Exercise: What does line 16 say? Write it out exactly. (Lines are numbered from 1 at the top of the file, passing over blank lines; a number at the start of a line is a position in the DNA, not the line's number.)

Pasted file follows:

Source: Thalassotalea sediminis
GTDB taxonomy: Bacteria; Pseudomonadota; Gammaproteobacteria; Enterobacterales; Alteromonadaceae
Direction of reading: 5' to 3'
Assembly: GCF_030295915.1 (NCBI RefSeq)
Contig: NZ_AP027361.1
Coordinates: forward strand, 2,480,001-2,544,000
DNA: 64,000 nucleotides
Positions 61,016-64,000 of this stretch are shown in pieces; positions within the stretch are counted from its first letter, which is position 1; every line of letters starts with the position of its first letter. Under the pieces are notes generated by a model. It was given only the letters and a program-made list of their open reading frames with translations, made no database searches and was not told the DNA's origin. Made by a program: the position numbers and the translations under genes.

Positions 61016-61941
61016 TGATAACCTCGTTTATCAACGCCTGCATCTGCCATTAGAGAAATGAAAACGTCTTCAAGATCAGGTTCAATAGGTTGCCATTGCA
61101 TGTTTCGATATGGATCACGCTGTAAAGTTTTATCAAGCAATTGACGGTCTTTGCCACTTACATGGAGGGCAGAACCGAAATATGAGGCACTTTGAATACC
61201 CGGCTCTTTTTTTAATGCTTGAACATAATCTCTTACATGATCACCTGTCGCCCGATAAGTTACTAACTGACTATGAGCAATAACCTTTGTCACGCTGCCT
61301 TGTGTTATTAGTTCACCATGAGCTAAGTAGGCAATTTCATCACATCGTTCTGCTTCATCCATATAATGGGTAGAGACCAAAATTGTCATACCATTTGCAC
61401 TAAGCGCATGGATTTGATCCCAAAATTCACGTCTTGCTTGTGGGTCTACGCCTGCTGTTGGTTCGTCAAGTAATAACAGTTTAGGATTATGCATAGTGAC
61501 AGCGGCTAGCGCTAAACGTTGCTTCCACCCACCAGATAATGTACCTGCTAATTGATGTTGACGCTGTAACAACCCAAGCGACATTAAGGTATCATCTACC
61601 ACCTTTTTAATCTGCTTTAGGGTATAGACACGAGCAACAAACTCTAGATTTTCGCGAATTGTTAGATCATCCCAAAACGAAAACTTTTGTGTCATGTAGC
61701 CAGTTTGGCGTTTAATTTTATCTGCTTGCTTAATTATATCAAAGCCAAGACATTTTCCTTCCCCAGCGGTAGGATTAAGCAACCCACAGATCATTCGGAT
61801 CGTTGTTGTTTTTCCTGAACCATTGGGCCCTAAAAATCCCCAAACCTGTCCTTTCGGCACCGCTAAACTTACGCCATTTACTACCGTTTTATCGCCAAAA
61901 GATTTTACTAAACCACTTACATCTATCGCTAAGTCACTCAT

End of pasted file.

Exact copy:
61601 ACCTTTTTAATCTGCTTTAGGGTATAGACACGAGCAACAAACTCTAGATTTTCGCGAATTGTTAGATCATCCCAAAACGAAAACTTTTGTGTCATGTAGC